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  • 1. Alterations in Immunity HIV/AIDS
  • 2. HIV/AIDS
    • An infection caused by the human immunodeficiency virus (HIV)
    • Acquired immune deficiency syndrome (AIDS) represents the end stage of a continuum of HIV infection & its sequelae
  • 3. HIV/AIDS
    • Human immunodeficiency viral particles are seen at medium magnification in this electron micrograph. Note the central core and the outer envelope.
  • 4. HIV/AIDS
    • A human immunodeficiency viral particle is seen budding from the infected cell surface at the top, with a complete viral particle at bottom in this high magnification electron micrograph.
  • 5. HIV/AIDS
    • The life cycle of human immunodeficiency virus is diagrammed here. Note that the reverse transcriptase enzyme makes an HIV proviral DNA that is incorporated into the host cell.
  • 6. HIV/AIDS
    • Human immunodeficiency virus, once it enters the body, is carried to the lymphoid tissues where both CD4+ T-lymphocytes as well as follicular dendritic cells can become infected, as shown in this diagram.
  • 7.
    • Human immunodeficiency virus is shown crossing the mucosa of the genital tract to infect CD4+ T-lymphocytes. A Langerhans cell in the epithelium is shown in red in this diagram.
  • 8.
    • The life cycle of HIV shown with the points at which pharmacologic agents may block viral maturation, including points for inhibition of reverse transcriptase, integrase, TAT transcription, and protease, in this diagram.
  • 9. Diagnostic Tests
    • ELISA
    • Western Blot
    • CD4 cells
    • CD4:CD8
    • Viral load
    • CBC
      • RBCs
      • WBCs
      • Plts
  • 10. Clinical Manifestations & Complications of AIDS
  • 11. AIDS/HIV Disease: Signs and Symptoms
    • Shortness of breath
    • Cough, fever
    • Night sweats, fatigue
    • Nausea, vomiting
    • Weight loss
    • Lymphadenopathy
    • Diarrhea
    • Pain, discomfort
    • Visual changes
    • Headache
    • Memory loss, confusion
    • Seizures
    • Personality changes
    • Dry skin, rashes, lesions
  • 12. Pneumocystis Carinii (PCP)
  • 13. Pneumocystis Carinii
    • The appearance of Pneumocystis carinii grossly in lung is shown here. Note that this is an extensive pneumonia.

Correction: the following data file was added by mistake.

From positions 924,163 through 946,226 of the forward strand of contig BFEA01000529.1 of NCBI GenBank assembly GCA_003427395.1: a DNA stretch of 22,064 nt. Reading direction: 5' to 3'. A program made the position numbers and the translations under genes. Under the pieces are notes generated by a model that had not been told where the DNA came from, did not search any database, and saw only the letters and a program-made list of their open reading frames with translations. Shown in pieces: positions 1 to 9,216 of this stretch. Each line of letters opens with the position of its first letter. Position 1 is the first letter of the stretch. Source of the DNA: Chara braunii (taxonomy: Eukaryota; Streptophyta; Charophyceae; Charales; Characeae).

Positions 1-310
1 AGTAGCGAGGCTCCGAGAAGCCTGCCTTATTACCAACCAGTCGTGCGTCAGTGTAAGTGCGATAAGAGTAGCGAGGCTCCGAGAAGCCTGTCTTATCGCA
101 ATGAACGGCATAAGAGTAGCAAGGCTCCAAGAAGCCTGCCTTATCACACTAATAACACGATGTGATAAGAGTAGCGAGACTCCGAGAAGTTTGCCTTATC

• 14. Pneumocystis Carinii
    • In rare cases, Pneumocystis carinii pneumonia may produce cavitary change, as shown here grossly in lung.
  • 15. Cytomegalovirus (CMV)
    • CMV infection has no characteristic gross appearance in any organ, but it can be manifested in a variety of ways. Here is cecal ulceration.
  • 16. CMV Retinitis/Wasting Syndrome
  • 17. Kaposi’s Sarcoma Kaposi’s Sarcoma & Cellulitis Kaposi's sarcoma typically produces one or more reddish purple nodules on the skin, as seen here grossly.
  • 18.
    • Visceral involvement with Kaposi's sarcoma in AIDS is common. Here are multiple reddish nodules seen over the gastric mucosa.
    Here are multiple reddish irregular masses in the liver.
  • 19. Fungal Infections
    • Candida infections are common with AIDS, but most often appear as oral thrush, which is a nuisance but not life-threatening. Disseminated infections are uncommon, but here is a rare Candida pneumonia, which resembles a bacterial bronchopneumonia.
  • 20. Candidiasis
  • 21. MAC
    • Mycobacterium avium complex (MAC) may produce grossly visible granulomas, as seen here in the spleen. However, often there is organ enlargement, but no visible granulomas.
    • Mycobacterium avium complex (MAC) may produce a grossly visible yellowish-tan cut surface, as seen here in these mesenteric lymph nodes, because the mycobacteria are so numerous.
  • 22. Toxoplasmosis
    • Toxoplasma gondii is a protozoan parasite that most often leads to infection of the brain with AIDS. The lesions are usually multiple and have the appearance of abscesses. Less commonly, T gondii infection is disseminated to other organs.
    • Toxoplasma gondii infection is most often manifested in the central nervous system. Multiple abscesses that are ring-enhancing with CT scans can be seen. Older abscesses can organize, as shown here grossly in brain.
  • 23. Hodgkin’s Lymphoma in AIDS
    • Cut sections of this enlarged lymph node involved with high-grade non-Hodgkin's lymphoma in AIDS reveal a "strawberry sundae" appearance with swirls and globs of red in white. This can also be seen with extra-nodal AIDS lymphomas.
  • 24. Malignant Lymphoma in AIDS
    • Malignant lymphoma is typically extranodal in AIDS. Seen here in small intestine are two mass lesions on the mucosal surface.
  • 25. Key Management Areas
    • Prevent infection
    • Pain management
    • Nutritional support
      • ↑ protein/calories
      • Watch fats!
    • Control diarrhea
  • 26. Key Management Areas
    • Safety
      • Assistive devices
      • Home environment
      • Smoking
    • Psychosocial support
      • Coping
      • Caregiver strain
      • Social isolation
      • Disturbed thought processes
  • 27. Key Management Areas
    • Early detection and treatment of opportunistic diseases & symptoms
      • Respiratory
      • GI
      • CNS
    • Prevent Transmission
      • Risk factors
  • 28. Drug Therapy
    • Treatment of opportunistic infections
    • Antiretroviral Agents [Zidovudine (AZT, Retrovir)]
      • Inhibits viral replication
      • Combination therapy used
      • Many side effects
      • Complex protocols
      • Does not work for everyone

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